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Cheval de Frise
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Evophonic | Dann Chinn
House Of Stairs label launch concert (evening 2) featuring Cheval De Frise | Stars In Battledress | Miss Helsinki (with William D. Drake also playing) at The Arts Cafe @ Toynbee Hall, Aldgate East, London

Cheval De Frise are... plain remarkable. Bare to the waist and sporting Trotsky glasses, Vincent Beysselance studies his drumkit with a jazz warrior's eye, his lean expression and sculpted moustachios lending him the air of a razor-sharp beatnik. Guitarist Thomas Bonvalet looks as if the Taliban have booted him out for excessive zeal. Sporting an enormous bushy chest-length beard, battered clothes and an expression of sincerely crazed intensity, he's twitching visibly even before he plays a note. His nylon-string acoustic guitar has been modified - or de-modified, with both the sound-hole and the pre-amp controls crudely and defiantly smothered with duct tape. As he plays, biting on a pick, his face seethes beneath his beard.

"Pastoral acoustic mathcore" was what someone wrote on the Cheval De Frise packet. Ah ha, ha, ha - I don't think so. Pastoral acoustic mathcore would be very nice - perhaps a Guitar Craft picking exercise, pared down by post-punk minimalism and softened by visions of green fields. Are Cheval De Frise like that? No. For the first seven minutes or so, Cheval De Frise seem absolutely demented. After that - and once the broken seizures of drumming and the intricate splatterwork of guitar has had time to get to work on your brain and your reflexes - you start to understand. Although your body will make the connection before your mind does. Right from the off, Bonvalet's playing is disturbingly wild; slamming down obsessively on a single note or isolated interval, or spasming music up, down or across the neck of the guitar. Beysselance's drumming is a boiling whirl of ideas and instincts, acted out with a brinksma cefulness, with enough breakneck substance both to keep the duo's momentum and to craze it with brilliant stress fractures. People cram to the edge of the Arts Café's tiny stage, swaying like a wheatfield in a whirlwind, and yelping approval.

Behind the apparent free-scene chaos, Cheval De Frise have serious intentions. The drums have their melodies as well as their upheavals, and although Bonvalet's open-mouthed drooling visage suggests a man in terminal acid psychosis, he frequently rips into hyperspeed, hypertonal spirals of intense picking which John McLaughlin would be proud of. Every now and again, in the midst of a free section, the two Friseurs exchange a quick cue-ing glance and then slam into perfect alignment, calling a rigorous Zappa-style composed music module up out of memory. Bonvalet's playing might often parallels the spewing, disjointed clicking noises of the post-Derek Bailey improv school, but the musician he's really closest to is the iconoclastic lo-fi jazz rebel Billy Jenkins Deliberately or not, Cheval De Frise 's music is a hyperactive flamencoid strain of Jenkins' "spass" approach - a slew of intense musicality in which ugly sounds, wrong notes, anti-technique and smash-ups in timing and phrasing are as part of the great spontaneous inspiration as skill, structure, complex ambition or the beautiful moment.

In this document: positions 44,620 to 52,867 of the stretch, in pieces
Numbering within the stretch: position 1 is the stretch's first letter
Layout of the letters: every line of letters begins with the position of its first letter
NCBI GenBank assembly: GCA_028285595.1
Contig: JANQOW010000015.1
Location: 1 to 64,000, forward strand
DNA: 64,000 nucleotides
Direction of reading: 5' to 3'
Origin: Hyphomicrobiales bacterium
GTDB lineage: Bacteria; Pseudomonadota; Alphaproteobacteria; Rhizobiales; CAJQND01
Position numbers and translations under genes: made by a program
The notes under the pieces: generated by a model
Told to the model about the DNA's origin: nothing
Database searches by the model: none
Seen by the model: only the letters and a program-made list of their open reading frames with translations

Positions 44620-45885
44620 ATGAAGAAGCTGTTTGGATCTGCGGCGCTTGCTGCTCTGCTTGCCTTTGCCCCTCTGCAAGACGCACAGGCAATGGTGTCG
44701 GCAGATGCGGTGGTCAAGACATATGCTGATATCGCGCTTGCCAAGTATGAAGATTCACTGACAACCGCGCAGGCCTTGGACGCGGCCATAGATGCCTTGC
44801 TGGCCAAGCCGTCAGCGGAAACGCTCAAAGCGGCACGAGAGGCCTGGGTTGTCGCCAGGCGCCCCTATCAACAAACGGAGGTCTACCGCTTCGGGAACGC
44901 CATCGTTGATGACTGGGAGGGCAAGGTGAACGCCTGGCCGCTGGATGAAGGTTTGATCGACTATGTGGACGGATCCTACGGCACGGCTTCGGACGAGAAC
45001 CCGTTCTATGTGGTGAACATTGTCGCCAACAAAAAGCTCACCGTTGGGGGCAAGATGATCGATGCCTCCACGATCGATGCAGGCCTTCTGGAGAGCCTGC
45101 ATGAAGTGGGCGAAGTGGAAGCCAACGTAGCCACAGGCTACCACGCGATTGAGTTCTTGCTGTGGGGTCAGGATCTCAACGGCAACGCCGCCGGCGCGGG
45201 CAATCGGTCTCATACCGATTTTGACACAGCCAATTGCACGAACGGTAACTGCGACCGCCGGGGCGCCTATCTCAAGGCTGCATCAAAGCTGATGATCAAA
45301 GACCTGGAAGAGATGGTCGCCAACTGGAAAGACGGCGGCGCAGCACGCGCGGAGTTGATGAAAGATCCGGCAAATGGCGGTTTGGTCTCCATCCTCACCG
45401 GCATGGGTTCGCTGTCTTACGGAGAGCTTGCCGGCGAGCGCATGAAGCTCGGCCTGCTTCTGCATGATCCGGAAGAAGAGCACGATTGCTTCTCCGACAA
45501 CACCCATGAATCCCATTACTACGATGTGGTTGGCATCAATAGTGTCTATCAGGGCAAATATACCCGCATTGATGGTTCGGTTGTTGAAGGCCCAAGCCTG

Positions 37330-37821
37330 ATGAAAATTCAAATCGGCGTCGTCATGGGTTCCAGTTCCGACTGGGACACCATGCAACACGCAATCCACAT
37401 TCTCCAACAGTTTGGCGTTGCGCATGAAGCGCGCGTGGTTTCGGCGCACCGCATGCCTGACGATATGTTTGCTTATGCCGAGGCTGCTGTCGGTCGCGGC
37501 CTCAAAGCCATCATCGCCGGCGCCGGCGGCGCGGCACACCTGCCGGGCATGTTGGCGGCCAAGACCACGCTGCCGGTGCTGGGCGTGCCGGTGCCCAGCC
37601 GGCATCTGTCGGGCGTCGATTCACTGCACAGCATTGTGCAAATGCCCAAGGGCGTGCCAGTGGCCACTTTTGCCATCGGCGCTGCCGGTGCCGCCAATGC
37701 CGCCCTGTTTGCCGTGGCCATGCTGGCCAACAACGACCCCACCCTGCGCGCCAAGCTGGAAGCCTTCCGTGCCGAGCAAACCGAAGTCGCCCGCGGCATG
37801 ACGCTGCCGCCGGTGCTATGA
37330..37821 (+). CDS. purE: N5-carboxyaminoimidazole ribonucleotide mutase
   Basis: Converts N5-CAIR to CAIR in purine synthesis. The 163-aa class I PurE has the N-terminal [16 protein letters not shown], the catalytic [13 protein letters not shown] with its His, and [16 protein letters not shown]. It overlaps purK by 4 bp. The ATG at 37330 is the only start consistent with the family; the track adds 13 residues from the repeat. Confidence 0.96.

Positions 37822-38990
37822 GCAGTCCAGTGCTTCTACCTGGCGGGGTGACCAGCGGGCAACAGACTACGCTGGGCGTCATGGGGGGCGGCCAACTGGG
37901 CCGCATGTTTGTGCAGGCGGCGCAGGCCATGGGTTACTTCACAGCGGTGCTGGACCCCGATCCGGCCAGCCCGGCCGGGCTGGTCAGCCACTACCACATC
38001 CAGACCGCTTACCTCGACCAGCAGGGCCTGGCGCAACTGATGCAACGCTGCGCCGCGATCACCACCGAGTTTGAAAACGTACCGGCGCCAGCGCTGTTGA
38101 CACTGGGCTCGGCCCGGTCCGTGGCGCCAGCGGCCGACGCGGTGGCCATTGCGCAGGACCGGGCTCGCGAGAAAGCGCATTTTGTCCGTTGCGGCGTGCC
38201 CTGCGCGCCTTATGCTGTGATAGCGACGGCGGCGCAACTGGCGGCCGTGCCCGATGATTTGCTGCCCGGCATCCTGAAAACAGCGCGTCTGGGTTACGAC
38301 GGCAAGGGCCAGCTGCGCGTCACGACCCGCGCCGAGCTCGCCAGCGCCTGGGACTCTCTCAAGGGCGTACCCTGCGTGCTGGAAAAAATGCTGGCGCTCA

It is, also, an intensely devotional music, as burningly thrilling as Nusrat Fateh Ali Khan's qu'waali shriek, a gospel choir tearing the roof off the sucker, or the closer-to-God whirling of a Sufi dervish. Bonvalet's physical abandonment (at points close to ecstatic convulsions) is religious in its intensity. As pieces skid to a halt, he bobs his head thankfully to the audience, smiling and almost moved to tears. If it's like that onstage, it's not that much less intense down here. Being up close to music this inspirationally driven raises the hairs on the back of the neck. When Cheval De Frise finally peel off their instruments and stumble into the crowd, the feel of the aud rhooks is like a dam bursting.

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Sonore website

Stemming from the French post-hardcore scene, these two musicians have since acquired an empirical and sincere technique. Their compositions reveal a contained, almost baroque sense of urgency, restrained by determination and rhythmical rigour. A bee trapped in a bottle? An astonishing duet/duel comprising of amplified acoustic guitar and drums, they develop a unique, peculiar and scheming "avant-rock" musical language.

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Festival mimi 2002(marseille,fr)soiré cutler/greeves/racaille+cheval de frise

There was a time when the modernity of certain demanding rock music was suddenly considered obsolete. Since the market wanted at all cost to create an artificial "generation gap", those courageaous (and modern) explorators were sent to hell. Thus, they are still moving, as Racaille demonstrated when he composed the music for the Decouflé opening of the olympic winter games, or as the active Cutler on his multiple frontlines. Here, with a certain impertinence, they re-compose (sounds, lives, stories ...).AMI commissioned them, hoping for their best juice. And the "generation balloon" suddenly deflates, as the duet Cheval de Frise plays, probably one of the most promising rising-stars of the "young" french rock, hyper-composed, hyper-fuzzed, bared to the bone, cutting away connections with the greasy jazz-rock, and talking (loud and clear) the same language as Cutler-and-friends (even though the accents ...)

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Aquarius records shop-SF

CHEVAL DE FRISE s/t (Sonore) cd
French duo of acoustic (but not quiet!) guitar and drums that play in an instrumental 'post-rock' vein -- a shorthand description would be to call them a cross between Don Caballero and Gastr del Sol (but better!). Complex, dynamic, and full of that delicate post-rock beauty...although we can't figure out why bands like this, with musicians this good, don't play metal instead. On the same label that brought us the last two Ruins releases.